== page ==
Research into human embryo stem cells has been authorised in Germany since 2002 (see Germany and embryo stem cells; Germany: “yes” to the importation of embryo stem cells; Germany: importation of embryo stem cells extended), “without any restriction from legislation to protect embryos”  passed in 1990. The seventh edition of the Government report on “applying legislation to stem cells” has “progressed” in this area both for human embryo stem cells and induced pluripotent stem cells (iPS). According to the report, work on iPS cells “is gaining significance” and “considerable progress has been made in an attempt to understand the causes and extent of genetic and epigenetic changes and in the generation and safe propagation of human iPS cells”.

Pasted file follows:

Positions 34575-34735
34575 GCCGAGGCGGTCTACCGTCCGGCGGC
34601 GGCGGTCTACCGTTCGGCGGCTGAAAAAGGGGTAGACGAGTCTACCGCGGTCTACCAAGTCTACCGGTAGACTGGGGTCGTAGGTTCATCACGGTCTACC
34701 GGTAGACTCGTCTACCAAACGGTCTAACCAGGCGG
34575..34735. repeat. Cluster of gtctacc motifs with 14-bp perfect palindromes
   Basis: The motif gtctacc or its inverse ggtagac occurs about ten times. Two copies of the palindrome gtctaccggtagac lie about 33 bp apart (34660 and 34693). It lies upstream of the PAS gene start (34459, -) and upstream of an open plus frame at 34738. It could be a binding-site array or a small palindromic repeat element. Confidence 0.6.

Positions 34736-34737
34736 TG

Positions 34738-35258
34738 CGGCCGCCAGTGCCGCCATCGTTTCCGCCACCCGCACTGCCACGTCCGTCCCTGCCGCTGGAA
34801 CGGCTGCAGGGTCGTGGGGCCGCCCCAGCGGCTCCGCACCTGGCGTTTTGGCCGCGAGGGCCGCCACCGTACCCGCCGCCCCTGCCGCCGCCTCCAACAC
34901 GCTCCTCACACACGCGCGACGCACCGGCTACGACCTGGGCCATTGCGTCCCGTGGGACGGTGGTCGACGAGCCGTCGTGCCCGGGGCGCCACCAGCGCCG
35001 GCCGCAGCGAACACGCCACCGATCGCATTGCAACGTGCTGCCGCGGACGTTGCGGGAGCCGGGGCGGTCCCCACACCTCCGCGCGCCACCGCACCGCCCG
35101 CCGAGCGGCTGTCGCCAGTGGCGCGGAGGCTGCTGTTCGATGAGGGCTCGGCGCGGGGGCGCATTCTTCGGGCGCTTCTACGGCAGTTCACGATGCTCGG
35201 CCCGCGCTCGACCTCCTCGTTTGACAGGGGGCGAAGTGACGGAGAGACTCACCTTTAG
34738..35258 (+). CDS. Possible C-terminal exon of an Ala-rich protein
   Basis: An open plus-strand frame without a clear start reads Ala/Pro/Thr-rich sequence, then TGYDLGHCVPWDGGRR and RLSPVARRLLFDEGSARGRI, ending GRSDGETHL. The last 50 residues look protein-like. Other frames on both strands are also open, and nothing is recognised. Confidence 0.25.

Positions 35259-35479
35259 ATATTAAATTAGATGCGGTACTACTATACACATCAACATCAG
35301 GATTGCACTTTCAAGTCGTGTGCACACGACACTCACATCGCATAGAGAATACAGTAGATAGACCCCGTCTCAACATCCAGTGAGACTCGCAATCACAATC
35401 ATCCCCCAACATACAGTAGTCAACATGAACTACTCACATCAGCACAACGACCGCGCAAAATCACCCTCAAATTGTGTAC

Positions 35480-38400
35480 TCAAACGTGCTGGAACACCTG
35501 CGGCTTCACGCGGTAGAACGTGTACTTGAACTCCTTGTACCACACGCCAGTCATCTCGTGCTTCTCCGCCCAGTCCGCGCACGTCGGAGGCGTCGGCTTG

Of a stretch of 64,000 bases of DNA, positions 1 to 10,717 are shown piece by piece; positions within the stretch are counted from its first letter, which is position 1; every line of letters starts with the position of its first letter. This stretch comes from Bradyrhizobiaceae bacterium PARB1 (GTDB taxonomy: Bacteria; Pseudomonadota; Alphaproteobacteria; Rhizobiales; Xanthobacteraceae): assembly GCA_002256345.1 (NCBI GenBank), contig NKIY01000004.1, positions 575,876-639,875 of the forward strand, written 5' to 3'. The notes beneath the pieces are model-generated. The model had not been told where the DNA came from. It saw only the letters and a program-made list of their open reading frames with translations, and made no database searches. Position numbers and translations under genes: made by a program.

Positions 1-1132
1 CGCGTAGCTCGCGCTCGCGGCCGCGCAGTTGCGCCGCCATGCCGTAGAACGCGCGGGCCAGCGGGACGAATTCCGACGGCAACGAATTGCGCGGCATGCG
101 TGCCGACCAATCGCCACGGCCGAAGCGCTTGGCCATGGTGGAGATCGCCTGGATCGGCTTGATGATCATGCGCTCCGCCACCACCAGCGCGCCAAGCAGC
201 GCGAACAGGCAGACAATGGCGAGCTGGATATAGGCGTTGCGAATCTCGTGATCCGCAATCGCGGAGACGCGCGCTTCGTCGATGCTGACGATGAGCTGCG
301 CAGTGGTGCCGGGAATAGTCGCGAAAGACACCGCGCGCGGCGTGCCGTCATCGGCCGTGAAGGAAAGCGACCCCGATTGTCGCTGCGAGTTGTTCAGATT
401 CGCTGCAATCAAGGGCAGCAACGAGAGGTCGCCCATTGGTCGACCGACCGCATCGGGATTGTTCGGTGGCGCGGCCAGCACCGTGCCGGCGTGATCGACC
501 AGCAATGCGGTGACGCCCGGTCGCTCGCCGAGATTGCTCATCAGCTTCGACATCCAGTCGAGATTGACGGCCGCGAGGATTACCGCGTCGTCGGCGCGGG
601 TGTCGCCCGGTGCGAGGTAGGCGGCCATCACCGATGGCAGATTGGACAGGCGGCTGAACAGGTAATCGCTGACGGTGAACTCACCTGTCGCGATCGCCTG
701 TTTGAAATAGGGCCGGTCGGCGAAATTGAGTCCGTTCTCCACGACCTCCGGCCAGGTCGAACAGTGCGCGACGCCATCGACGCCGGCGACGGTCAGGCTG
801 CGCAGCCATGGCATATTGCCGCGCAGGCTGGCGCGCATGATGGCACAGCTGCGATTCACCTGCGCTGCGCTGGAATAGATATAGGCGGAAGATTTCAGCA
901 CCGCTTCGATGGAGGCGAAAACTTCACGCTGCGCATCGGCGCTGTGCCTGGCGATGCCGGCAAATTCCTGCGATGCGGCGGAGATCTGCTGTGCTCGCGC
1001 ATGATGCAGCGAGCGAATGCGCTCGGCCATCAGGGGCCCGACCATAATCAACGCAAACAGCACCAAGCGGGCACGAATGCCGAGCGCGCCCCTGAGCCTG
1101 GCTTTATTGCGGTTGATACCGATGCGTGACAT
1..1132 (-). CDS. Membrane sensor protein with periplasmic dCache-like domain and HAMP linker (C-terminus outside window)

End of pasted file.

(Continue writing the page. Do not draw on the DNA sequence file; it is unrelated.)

With regard to human embryo stem cells, 105 research authorisations have been granted since 2002, including 17 in 2014-2015.
 “This law regulates the limits of medicine, reproduction and genetic engineering in Germany. It essentially criminalises the production of human embryos for commercial purposes or research. Similarly, the gender of unborn babies cannot be determined and access to a surrogate mother is not permitted. Egg donation is prohibited and sperm donation is authorised only if the identity of the donor is known”.